'Andy Murray is the 2012 US Open Champion, 2012 and 2016 reigning Olympic Singles Champion, the 2013 and 2016 Wimbledon Champion and was a member of the victorious Great Britain Davis Cup squad in 2015,' it begins. The profile is 286 words long. Nowhere does it mention his knighthood.
Two-time Wimbledon champion Andy Murray receives his knighthood for services to tennis
Back to Southgate, who probably wonders if anyone in Government has listened to a word he has ever said, if this is up for discussion. The whole ethos of his regime is around team spirit and the collective. He takes the responsibility of being the leader, as he did immediately after the penalty shootout defeat. How does that square with Sir Gareth, England manager?
And having spent so long shedding an erroneous image as a Football Association 'Yes' man, why would he wish to be shackled again to the establishment?
There have been some fine words said about the national team and their manager. It would mean a lot more, however, if those in high places started thinking beyond the headlines and reflected glory, and considered what it was that made this team special. Vainglorious stunts have no place in Southgate's England.Egomaniac fans ruining it for the rest of us
Most will have forgotten, given the many twists and turns that followed, but England were actually gaining a little momentum when a self-indulgent reality show boyband wannabe called Adam Harison ran on to the pitch on Sunday and held up play. It gave Italy time to regroup and recover. He must be so proud.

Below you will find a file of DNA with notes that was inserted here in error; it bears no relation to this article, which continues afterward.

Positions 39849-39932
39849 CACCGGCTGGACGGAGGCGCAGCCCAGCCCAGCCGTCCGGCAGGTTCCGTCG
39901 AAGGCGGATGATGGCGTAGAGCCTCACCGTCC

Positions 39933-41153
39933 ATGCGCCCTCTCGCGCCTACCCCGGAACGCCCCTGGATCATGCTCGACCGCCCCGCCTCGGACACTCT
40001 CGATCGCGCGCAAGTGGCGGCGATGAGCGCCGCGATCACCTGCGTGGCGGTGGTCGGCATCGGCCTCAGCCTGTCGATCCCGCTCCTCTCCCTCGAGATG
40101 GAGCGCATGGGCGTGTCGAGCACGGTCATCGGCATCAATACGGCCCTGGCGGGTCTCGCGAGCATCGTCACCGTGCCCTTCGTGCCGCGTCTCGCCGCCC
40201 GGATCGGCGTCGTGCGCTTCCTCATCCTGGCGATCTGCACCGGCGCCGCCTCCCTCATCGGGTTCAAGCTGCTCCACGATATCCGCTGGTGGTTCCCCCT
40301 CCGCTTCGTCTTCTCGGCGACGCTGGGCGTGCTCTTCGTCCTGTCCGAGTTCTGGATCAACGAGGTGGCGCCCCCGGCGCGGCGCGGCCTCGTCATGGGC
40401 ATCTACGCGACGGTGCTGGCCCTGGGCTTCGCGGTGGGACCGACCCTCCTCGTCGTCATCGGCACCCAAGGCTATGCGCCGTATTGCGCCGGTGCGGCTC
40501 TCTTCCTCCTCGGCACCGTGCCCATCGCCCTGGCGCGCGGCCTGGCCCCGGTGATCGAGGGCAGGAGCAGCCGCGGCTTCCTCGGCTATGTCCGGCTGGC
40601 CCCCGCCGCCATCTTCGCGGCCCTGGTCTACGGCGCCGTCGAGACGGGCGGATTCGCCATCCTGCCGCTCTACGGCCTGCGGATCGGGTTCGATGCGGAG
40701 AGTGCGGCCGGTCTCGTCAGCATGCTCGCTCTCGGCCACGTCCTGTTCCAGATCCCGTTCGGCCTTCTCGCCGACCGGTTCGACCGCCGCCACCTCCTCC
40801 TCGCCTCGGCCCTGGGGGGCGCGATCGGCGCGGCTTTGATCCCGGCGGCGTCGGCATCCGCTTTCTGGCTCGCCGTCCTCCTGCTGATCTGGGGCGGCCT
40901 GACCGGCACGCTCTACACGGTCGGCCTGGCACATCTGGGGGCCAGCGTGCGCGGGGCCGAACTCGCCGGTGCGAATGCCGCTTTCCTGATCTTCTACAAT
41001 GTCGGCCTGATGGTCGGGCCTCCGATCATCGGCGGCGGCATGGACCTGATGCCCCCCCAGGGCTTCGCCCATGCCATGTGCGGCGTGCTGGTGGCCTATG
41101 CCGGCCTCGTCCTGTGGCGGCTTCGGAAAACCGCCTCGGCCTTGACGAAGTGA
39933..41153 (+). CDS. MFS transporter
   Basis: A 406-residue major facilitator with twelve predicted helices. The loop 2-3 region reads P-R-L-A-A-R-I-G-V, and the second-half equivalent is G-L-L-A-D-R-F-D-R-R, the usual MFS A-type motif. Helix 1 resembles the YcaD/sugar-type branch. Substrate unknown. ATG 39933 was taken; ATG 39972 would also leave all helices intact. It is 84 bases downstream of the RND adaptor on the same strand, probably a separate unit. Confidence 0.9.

This year's Tour de France was placed in jeopardy and riders injured by a shallow egomaniac, holding up a facile sign and mugging for the cameras. Modern media have wrongly encouraged these clowns who only see events through the prism of self-projection and have no talent beyond a craven need for fame.Beware the offside malgorithm
Private Eye, the satirical magazine, runs a regular item called malgorithms, about misadventures in online advertising.
Algorithms linked to key words often decide what ads you see, leading to awkward juxtapositions.
For instance, a news story about a woman claiming to have given birth to 10 children in South Africa — she was later found to be lying and admitted into psychiatric care — triggered an ad for Durex condoms available on Amazon. So Arsene Wenger's pledge that FIFA will have automated offsides ready for the World Cup in 2022 doesn't entirely inspire confidence.
The artificial intelligence-based system uses automated ball detection, limb-tracking and algorithms to produce three-dimensional models of players' positions. Wenger believes this will reduce decision times greatly. And again we ask: what could possibly go wrong?
Arsene Wenger has pledged FIFA will have automated offsides ready for the World Cup in 2022
Katarina Johnson-Thompson has revealed her injury absence was due to a ruptured achilles tendon.
She says she is now fully fit and ready to contend for a medal in Tokyo. Finishing eighth of nine in a long jump event at Gateshead